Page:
Soon-to-be President Joe Biden will instantly face a set of extraordinary domestic crises — a runaway pandemic, a stalled economy, and raw political wounds, especially from the recent Trumpian assault on the Capitol — but few challenges are likely to prove more severe than managing U.S. relations with China. While generally viewed as a distant foreign-policy concern, that relationship actually looms over nearly everything, including the economy, the coronavirus, climate change, science and technology, popular culture, and cyberspace. If the new administration follows the course set by the preceding one, you can count on one thing: the United States will be drawn into an insidious new Cold War with that country, impeding progress in almost every significant field. To achieve any true breakthroughs in the present global mess, the Biden team must, above all else, avert that future conflict and find ways to collaborate with its powerful challenger. Count on one thing: discovering a way to navigate this already mine-laden path will prove demanding beyond words for the most experienced policymakers in Biden's leadership ensemble.

Even without the corrosive impacts of Donald Trump's hostile diplomacy of recent years, China would pose an enormous challenge to any new administration. It boasts the world's second-largest economy and, some analysts say, will soon overtake the United States to become number one. Though there are many reasons to condemn Beijing's handling of the coronavirus, its tough nationwide clampdown (following its initial failure to acknowledge the very existence of the virus, no less the extent of its spread) allowed the country to recover from Covid-19 faster than most other nations. As a result, Beijing has already reported strong economic growth in the second half of the year, the only major economy on the planet to do so. This means that China is in a more powerful position than ever to dictate the rules of the world economy, a situation confirmed by the European Union's recent decision to sign a major trade and investment deal with Beijing, symbolically sidelining the United States just before the Biden administration enters office.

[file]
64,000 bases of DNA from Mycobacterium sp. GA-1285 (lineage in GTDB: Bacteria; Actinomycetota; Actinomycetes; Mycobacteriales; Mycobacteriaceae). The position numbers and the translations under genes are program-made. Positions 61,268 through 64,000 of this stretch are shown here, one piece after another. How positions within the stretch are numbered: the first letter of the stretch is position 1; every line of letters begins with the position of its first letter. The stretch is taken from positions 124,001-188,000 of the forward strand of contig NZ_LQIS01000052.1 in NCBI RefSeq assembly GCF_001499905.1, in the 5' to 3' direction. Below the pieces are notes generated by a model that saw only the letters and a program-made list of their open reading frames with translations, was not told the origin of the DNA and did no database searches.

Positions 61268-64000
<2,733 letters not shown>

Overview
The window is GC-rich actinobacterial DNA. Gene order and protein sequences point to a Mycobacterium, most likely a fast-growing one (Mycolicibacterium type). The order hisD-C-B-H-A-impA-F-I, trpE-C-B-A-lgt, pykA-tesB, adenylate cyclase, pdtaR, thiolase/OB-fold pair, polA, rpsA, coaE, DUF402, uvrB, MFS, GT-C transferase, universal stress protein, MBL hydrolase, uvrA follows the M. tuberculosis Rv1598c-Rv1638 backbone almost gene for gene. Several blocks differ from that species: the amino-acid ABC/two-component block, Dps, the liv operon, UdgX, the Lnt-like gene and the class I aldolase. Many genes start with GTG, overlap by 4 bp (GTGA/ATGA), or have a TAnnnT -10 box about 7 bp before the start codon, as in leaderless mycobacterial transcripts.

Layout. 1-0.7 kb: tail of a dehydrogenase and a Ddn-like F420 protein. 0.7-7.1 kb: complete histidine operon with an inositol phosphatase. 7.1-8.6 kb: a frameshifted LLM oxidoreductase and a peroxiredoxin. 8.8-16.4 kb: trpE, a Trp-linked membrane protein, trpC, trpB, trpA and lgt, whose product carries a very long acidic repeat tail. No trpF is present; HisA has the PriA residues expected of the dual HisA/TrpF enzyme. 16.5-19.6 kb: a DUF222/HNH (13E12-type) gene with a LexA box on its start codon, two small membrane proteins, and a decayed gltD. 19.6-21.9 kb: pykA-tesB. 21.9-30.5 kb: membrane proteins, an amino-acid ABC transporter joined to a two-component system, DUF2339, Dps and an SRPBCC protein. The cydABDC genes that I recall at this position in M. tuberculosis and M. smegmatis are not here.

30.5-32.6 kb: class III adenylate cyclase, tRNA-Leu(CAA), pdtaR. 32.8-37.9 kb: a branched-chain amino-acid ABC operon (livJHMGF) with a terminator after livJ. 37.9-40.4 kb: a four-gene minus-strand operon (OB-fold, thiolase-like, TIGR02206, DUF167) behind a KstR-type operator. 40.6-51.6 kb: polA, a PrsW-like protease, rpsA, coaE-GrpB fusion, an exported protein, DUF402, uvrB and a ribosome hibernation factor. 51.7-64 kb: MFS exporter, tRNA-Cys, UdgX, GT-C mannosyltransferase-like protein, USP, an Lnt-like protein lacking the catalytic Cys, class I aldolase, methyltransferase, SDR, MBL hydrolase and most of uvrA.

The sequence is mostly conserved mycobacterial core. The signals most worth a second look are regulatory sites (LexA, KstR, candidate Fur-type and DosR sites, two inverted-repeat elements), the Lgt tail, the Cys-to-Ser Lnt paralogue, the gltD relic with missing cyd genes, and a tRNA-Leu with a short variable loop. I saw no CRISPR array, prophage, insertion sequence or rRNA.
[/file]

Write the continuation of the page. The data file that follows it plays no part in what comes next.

After years of increasing its defense expenditures, China now also possesses the second most powerful military in the world, replete with modern weaponry of every sort. Although not capable of confronting the United States on the high seas or in far-flung locales, its military — the People's Liberation Army, or PLA — is now in a position to challenge America's longstanding supremacy in areas closer to home like the far western Pacific. Not since Japan's imperial expansion in the 1930s and early 1940s has Washington faced such a formidable foe in that part of the world.

In critical areas — scientific and technological prowess, diplomatic outreach, and international finance, among others — China is already challenging, if not overtaking America's long-assumed global primacy. On so many fronts, in other words, dealing with China poses an enormous conundrum for America's new leadership team. Worse yet, the destructive China policies of the Trump administration, combined with the authoritarian and militaristic policies of Chinese President Xi Jinping, pose immediate challenges to Biden when it comes to managing U.S.-China relations.

Trump's Toxic Legacy

Donald Trump campaigned for office pledging to punish China for what he claimed was its systemic drive to build its economy by looting the American one. In 2016, he vowed that, if elected president, he would use the power of trade to halt that country's nefarious practices and restore American global primacy. Once ensconced in the White House, he did indeed impose a series of tariffs on what now amounts to about $360 billion in Chinese imports — a significant barrier to improved relations with Beijing that Biden must decide whether to retain, loosen, or eliminate altogether.

Even more threatening to future cordial relations are the restrictions Trump placed on the access of Chinese companies to U.S. technology, especially the advanced software and computer chips needed for future developments in fifth generation (5G) telecommunications. In May 2019, claiming that leading Chinese telecom firms like Huawei and ZTE Corporation had links to the PLA and so represented a threat to American national security, Trump issued an executive order effectively barring those companies from purchasing American computer chips and other high-tech equipment. A series of further executive orders and other moves followed that were aimed at restricting Chinese companies from gaining access to U.S. technology.